The foundation is an essential part of the construction of a home or garage. To build a proper foundation, you must have a solid footer. A footer is made of concrete and forms the base of the structure, so that a foundation wall can be built on it. Having an uneven or unlevel footer will compromise the structural integrity of the building and will cause you to fail inspection. Proper leveling can be accomplished with a few tools common to the masonry and carpentry trade.
Things You'll Need
- Trench digger machine
- Transit or laser level
- Stakes or rebar sections of equal height
Dig the trenches for the footer to be laid in at exactly the right depth that you need. The ground that you are building on should be solid, stable and away from any flooding hazards. Keep footers at a constant depth. Do not lay an uneven footer to account for changes in slope. Make the trenches fit the gradient, not the footers.
Build the wooden frames with an exact thickness in mind. It's easier to level the final footer if your frames are level. Check to see that they are level before and during the pouring.
Use your laser level or transit to check that the trenches are level before you pour the concrete. You can also place stakes or sections of rebar (reinforcing bar) in the ground and place a mark uniformly on each stake to indicate the exact height to which the concrete should come. The laser level or transit should be used again to make these marks.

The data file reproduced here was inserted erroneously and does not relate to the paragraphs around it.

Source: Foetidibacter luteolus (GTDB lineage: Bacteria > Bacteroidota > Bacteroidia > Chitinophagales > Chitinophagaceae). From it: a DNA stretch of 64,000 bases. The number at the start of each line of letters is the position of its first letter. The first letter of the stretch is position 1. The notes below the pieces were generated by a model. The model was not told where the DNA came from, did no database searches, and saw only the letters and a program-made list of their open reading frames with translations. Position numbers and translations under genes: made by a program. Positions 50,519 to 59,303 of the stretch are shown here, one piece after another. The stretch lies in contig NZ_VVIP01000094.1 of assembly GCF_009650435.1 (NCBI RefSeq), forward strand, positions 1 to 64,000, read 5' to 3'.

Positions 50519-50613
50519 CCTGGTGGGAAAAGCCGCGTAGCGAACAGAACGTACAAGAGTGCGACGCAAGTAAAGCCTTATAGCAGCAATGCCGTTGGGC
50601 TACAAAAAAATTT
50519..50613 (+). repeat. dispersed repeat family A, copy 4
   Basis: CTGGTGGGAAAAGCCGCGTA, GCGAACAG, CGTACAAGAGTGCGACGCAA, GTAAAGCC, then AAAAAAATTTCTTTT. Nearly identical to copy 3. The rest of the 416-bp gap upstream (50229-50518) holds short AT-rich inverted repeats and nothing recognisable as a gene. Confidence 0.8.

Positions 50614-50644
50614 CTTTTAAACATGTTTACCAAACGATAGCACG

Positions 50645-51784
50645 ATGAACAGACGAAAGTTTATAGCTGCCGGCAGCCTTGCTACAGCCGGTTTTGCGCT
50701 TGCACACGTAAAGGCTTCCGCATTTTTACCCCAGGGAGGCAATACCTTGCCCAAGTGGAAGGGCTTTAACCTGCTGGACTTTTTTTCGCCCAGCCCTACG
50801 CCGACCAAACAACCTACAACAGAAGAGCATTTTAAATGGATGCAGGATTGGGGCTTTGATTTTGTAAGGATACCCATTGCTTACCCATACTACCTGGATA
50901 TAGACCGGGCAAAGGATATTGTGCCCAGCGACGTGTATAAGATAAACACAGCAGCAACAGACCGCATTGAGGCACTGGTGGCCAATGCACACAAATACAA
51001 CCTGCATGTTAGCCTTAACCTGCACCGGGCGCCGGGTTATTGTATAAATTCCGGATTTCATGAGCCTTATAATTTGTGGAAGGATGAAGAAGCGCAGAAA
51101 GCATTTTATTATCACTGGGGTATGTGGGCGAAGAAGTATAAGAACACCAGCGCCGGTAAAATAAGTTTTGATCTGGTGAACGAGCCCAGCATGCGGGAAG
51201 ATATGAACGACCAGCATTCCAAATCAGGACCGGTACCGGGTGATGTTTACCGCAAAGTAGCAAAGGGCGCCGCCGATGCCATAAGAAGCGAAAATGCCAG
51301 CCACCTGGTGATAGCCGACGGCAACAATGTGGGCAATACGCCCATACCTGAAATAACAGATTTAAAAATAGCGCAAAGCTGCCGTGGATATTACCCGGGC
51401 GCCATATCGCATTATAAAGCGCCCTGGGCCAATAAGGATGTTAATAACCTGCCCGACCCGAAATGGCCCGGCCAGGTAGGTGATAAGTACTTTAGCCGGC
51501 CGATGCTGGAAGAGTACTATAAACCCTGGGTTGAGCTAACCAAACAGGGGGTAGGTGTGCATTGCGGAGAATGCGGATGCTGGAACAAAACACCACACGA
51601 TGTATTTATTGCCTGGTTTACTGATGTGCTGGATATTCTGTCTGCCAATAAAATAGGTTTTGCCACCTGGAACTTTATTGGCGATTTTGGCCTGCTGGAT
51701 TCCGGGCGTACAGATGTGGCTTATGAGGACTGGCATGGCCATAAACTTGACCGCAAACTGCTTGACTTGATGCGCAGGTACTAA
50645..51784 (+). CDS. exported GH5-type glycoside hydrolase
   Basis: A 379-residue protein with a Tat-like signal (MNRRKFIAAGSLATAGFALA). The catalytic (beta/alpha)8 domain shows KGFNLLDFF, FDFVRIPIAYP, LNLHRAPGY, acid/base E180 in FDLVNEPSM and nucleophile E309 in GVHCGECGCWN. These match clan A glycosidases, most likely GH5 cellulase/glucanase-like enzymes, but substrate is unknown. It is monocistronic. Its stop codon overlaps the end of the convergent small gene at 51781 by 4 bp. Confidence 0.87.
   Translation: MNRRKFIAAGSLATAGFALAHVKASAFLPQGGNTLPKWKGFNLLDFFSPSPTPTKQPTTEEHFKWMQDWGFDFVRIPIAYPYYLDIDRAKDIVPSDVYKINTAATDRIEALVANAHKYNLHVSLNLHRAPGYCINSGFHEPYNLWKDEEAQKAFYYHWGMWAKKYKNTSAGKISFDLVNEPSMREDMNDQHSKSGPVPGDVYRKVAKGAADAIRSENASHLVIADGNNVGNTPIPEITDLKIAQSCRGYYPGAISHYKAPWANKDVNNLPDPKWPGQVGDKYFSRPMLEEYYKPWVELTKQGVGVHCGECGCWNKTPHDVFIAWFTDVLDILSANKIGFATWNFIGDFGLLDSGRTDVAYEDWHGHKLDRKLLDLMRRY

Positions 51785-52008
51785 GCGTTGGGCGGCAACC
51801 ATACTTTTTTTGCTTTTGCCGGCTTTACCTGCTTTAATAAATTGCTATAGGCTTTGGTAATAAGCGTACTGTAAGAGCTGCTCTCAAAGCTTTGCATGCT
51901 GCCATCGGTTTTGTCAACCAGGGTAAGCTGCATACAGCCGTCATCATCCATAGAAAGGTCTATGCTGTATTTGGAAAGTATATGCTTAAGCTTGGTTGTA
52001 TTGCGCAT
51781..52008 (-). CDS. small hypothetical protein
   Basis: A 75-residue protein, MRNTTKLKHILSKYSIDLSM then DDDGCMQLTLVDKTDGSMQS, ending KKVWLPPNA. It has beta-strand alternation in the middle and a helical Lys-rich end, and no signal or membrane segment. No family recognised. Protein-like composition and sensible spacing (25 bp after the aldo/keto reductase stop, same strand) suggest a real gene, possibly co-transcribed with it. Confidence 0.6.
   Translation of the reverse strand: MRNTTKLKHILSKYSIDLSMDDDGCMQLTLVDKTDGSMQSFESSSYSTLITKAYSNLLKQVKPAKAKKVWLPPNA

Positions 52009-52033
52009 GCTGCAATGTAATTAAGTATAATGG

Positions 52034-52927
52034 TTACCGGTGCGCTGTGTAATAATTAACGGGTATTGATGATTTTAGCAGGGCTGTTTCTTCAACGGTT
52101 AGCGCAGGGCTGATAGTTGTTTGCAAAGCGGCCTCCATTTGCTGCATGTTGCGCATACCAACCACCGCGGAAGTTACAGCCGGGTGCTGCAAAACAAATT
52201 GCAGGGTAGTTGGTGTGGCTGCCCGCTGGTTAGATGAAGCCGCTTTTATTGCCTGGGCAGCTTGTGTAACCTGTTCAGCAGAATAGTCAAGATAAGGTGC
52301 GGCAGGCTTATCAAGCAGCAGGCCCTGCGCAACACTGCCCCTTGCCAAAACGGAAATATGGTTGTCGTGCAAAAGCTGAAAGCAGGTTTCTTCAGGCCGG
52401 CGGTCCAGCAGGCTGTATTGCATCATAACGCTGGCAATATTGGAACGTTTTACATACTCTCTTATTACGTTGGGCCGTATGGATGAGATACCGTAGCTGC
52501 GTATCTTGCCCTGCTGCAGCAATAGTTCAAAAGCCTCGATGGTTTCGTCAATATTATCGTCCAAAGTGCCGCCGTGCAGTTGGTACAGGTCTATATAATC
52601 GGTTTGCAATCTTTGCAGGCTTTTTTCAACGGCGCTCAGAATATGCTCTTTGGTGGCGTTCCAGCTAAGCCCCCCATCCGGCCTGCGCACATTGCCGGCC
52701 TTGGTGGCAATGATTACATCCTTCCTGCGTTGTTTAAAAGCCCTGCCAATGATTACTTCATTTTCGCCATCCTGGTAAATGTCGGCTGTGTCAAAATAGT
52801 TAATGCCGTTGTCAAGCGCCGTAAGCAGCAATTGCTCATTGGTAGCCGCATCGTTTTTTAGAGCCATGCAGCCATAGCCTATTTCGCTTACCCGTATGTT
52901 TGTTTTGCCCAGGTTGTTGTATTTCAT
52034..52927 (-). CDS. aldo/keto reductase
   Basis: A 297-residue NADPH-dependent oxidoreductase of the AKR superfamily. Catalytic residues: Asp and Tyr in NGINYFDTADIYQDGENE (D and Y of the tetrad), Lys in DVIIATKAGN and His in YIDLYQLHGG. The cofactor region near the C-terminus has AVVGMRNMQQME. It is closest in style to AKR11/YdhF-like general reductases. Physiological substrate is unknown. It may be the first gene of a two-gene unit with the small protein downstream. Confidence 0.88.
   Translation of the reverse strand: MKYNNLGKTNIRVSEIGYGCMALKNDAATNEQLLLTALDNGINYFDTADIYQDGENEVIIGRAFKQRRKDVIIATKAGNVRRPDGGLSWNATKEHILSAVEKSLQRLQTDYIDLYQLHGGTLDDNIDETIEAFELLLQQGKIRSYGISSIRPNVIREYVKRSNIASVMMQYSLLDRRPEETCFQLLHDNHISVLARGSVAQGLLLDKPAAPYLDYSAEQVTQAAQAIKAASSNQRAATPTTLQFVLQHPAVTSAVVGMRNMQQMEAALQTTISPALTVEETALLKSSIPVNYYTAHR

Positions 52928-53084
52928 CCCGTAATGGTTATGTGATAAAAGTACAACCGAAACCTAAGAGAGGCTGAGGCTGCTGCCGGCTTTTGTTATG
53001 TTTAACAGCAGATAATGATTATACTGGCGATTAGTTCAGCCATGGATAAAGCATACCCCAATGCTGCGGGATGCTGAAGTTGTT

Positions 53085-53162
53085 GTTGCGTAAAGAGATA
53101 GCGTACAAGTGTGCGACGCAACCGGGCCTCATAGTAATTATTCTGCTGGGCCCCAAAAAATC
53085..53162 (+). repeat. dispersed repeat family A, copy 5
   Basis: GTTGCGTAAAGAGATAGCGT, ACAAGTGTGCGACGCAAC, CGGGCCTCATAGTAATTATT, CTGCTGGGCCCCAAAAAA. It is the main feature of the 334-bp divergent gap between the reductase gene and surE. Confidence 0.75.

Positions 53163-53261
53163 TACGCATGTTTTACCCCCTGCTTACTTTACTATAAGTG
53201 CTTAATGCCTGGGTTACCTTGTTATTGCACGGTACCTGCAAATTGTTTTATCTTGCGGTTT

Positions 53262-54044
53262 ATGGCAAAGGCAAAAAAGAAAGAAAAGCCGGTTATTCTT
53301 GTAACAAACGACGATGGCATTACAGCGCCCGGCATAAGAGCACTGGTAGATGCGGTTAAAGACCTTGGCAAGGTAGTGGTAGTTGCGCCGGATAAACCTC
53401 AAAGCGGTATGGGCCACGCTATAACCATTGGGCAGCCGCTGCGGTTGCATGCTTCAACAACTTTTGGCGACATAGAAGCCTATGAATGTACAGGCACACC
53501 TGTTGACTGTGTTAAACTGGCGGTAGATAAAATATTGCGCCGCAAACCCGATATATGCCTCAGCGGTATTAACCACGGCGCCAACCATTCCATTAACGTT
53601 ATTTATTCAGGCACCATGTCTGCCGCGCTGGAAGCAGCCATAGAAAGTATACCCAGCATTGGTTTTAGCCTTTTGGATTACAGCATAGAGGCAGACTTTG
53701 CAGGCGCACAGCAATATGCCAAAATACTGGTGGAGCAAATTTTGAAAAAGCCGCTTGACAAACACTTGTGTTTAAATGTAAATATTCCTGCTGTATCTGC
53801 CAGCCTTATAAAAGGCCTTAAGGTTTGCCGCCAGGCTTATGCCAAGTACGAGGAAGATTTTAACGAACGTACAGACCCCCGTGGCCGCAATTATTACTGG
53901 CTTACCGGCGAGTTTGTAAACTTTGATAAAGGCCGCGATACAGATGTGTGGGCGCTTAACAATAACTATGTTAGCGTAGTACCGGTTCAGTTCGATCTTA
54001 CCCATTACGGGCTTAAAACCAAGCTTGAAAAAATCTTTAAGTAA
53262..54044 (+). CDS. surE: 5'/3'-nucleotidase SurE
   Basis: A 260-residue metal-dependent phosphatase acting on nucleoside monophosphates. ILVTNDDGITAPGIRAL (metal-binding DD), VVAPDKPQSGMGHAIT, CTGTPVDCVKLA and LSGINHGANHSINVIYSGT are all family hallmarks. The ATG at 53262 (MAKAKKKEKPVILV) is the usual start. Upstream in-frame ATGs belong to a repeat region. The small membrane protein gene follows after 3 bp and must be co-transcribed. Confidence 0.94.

Place any rebar or other reinforcing material in the trench again at a constant level. The more level that each part of the process is, the more secure your structure will be in the long run. Rebar should be secured and kept even with cradles and wire ties to withstand the weight of the concrete.
Pour the concrete and smooth to level with trowels. Constantly check your level markers on your stakes and adjust accordingly. Once dry, use a hand level to check individual sections that you feel may not be level. If you discover a section of concrete that is not level, contact a construction professional to have it examined and see if there is a solution based on the size of the building to be placed on it.
Contact an inspector to ensure that your footer meets the building requirements of your area before you begin to build to protect you from liability.
Tips & Warnings
- Get your neighbors or friends to help during this part of construction, especially when smoothing the poured concrete.
- Michael Reis; Reis Masonry; Pittsburgh, Pennsylvania
- Photo Credit Comstock Images/Comstock/Getty Images